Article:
Photo: Donna Victor
Florida Icon: David Lawrence Jr.
(Chairman, Children's Movement of Florida; former publisher, Miami Herald, Coral Gables; age 76)
An enormous number of people read two items from a newspaper website on their iPhone and think that they’ve read the newspaper. They have not. We need participatory democracy in this republic, and it’s at real risk.
When I was 11, my parents bought the World Book Encyclopedia. There were 19 volumes. I was the kind of child, as were others in the family, who would sit and read the encyclopedia because it was just fun to learn. I’m not talking about looking up things. I’m talking about turning pages one by one.
Miami’s the cutting edge of America. Miami needs to show the rest of America how we give each other the benefit of the doubt, how we celebrate what we have in common, how we learn to respect our differences. I can’t imagine being in a better laboratory of the future of America than the community where I live.
I so loved and admired my father, who was a journalist. That’s why I went into the newspaper business. And, in fact, my father and I are the only father and son in the Florida Journalism Hall of Fame. The press gallery in Tallahassee is named for my father.
Teaching has become, sadly so, frequently as much about triaging as teaching.
So, in 1996, the governor of Florida was Lawton Chiles, a person I admired deeply and thought was a very special public servant. He asked me to serve on a governor’s commission on education to look at education in the next millennium. There were six task forces that were part of this. One was on school readiness. Now, despite the fact that my wife and I have five children and now seven grandchildren, I didn’t know anything about school readiness. I didn’t know that 85% of brain growth occurs by the age of 3. I didn’t know lots of the other imperatives of getting children off to a good start in life and then school. I spent two years on this civic assignment. I was still publisher of the Miami Herald, but I ended up thinking that the work was so important that I retired from the Herald to work full time on issues of school readiness and so forth.
A newspaper’s principle purpose is not as an advertising vehicle. It’s to keep people informed in a free society.
The smartest thing you can do — and you can do it during pregnancy — is start reading with children. You ought to be reading with them from the earliest days.
It’s healthy to be a skeptic, but I think it’s unhealthy to be cynical — and I see a significant difference between the two.
I grew up on a farm. I was driving a tractor when I was 10. You were expected to work hard. I’ve always thought that I worked with people who were clearly smarter than I was, but I could work as hard as they could and perhaps harder.
When I was 18 in 1960, I invited Richard Nixon and John Kennedy to my graduation from Manatee High School. Now, you’re going to ask me did they come, and the answer is no, but I have to this day a letter from Nixon saying he was sorry he couldn’t be there, and I have an autographed copy of Profiles in Courage, which Kennedy’s office sent me. It shows if you have some chutzpah you can probably do almost anything in this world.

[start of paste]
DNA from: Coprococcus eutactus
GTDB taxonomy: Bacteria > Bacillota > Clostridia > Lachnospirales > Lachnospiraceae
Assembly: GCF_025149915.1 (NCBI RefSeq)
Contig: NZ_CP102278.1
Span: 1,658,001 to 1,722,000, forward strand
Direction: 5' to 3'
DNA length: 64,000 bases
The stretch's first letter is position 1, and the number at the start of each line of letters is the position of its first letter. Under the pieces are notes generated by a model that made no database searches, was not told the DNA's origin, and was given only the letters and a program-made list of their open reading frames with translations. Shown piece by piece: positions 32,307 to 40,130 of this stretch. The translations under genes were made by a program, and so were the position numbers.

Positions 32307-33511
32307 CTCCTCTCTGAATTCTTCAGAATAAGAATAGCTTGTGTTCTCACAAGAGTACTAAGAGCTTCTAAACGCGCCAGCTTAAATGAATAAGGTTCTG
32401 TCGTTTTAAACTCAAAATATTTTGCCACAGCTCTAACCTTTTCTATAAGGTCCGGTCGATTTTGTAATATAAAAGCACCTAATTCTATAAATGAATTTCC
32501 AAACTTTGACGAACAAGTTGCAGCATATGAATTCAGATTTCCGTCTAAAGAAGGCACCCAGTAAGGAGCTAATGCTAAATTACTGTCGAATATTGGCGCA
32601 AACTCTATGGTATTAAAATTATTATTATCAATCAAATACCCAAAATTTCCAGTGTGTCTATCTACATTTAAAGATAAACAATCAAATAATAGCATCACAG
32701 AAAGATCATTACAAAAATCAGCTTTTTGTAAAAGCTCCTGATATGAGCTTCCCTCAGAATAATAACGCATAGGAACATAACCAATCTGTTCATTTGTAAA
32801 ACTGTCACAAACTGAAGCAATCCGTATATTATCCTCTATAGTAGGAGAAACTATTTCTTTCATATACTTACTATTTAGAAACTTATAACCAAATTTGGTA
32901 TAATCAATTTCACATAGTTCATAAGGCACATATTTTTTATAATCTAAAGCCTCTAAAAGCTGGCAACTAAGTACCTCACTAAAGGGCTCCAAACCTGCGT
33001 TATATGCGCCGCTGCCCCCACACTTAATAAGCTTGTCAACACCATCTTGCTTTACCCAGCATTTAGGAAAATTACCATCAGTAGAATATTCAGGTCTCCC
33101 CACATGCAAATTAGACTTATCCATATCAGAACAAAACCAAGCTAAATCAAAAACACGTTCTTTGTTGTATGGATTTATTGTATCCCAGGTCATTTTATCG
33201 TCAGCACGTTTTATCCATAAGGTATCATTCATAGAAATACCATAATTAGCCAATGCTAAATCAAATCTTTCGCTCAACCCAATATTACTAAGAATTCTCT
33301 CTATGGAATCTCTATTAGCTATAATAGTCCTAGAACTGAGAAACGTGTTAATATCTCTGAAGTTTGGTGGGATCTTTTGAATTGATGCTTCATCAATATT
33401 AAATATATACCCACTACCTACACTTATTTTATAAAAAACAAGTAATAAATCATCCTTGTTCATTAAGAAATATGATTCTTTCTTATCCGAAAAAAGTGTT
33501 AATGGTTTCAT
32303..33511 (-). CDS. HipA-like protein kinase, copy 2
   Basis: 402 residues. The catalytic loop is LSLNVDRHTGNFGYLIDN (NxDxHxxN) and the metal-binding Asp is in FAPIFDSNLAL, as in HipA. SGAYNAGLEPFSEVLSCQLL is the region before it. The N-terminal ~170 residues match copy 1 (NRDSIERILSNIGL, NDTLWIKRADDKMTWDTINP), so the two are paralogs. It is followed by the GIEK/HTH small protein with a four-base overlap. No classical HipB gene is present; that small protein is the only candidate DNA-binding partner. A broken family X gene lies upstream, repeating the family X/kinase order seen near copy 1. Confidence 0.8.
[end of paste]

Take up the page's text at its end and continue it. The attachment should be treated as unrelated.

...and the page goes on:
I’m a total product of public schools, Manatee High in Bradenton, the University of Florida. To have a public school named for me — 90% of children in America still go to public schools — that’s an honor of a lifetime for me.
Extraordinary learning goes on way before kindergarten. Get the early years right and chances are you’ll have all the years right.
I don’t play golf. I don’t play tennis. I don’t belong to country clubs. Going with my wife to a movie on a Sunday afternoon is a really good afternoon.
As to charter schools, I have no problem with people having a choice. I think choice is good. I think competition is good. But if you’re going to spend the people’s money — tax money — on education, then make sure that the programs are high quality.
The journalism lesson I learned from my father, above all, was to ask questions, and then ask some more, and then ask some more, and then ask some more. And, whatever you do, be fair to other people. You’re not in the business for some kind of quick hit. You’re in it to come as close as you can to the truth, without arrogantly figuring that you found the truth.
To me, a fundamental in a society of decency is that every child has access to health insurance. We have hundreds of thousands of children, literally, who are as perfectly legal as I am who don’t have health insurance.
We live in a state where 40% of children at the end of fourth grade can’t read at minimally proficient levels. That ought to be a scandal.
A child who is healthy, a child who is not hungry, that child has a much better chance to learn.
I’m more in love with my wife now than when we married almost 55 years ago.
To be 76, and to be a lifelong optimist and idealist is an extraordinary blessing. I’m as optimistic and idealistic now as I was when I was 16.
Get Florida Trend's September magazine – print or digital. Select from these options:
* offer valid for new subscribers only
In case you missed it:
- Ed Chiles is a Florida Icon
- Steven Yerrid is a Florida Icon
- Nadine Smith is a Florida Icon
- Judy Genshaft is a Florida Icon
- Florida photographer Herb Snitzer talks about shooting iconic figures from the past
- Gene Deckerhoff is a Florida Icon
- Florida Icon Jack Hartmann
- Special Olympics athlete Maryann Gonzalez
- Writer Randy Wayne White is a Florida Icon
- Former chief justice of the Florida Supreme Court Fred Lewis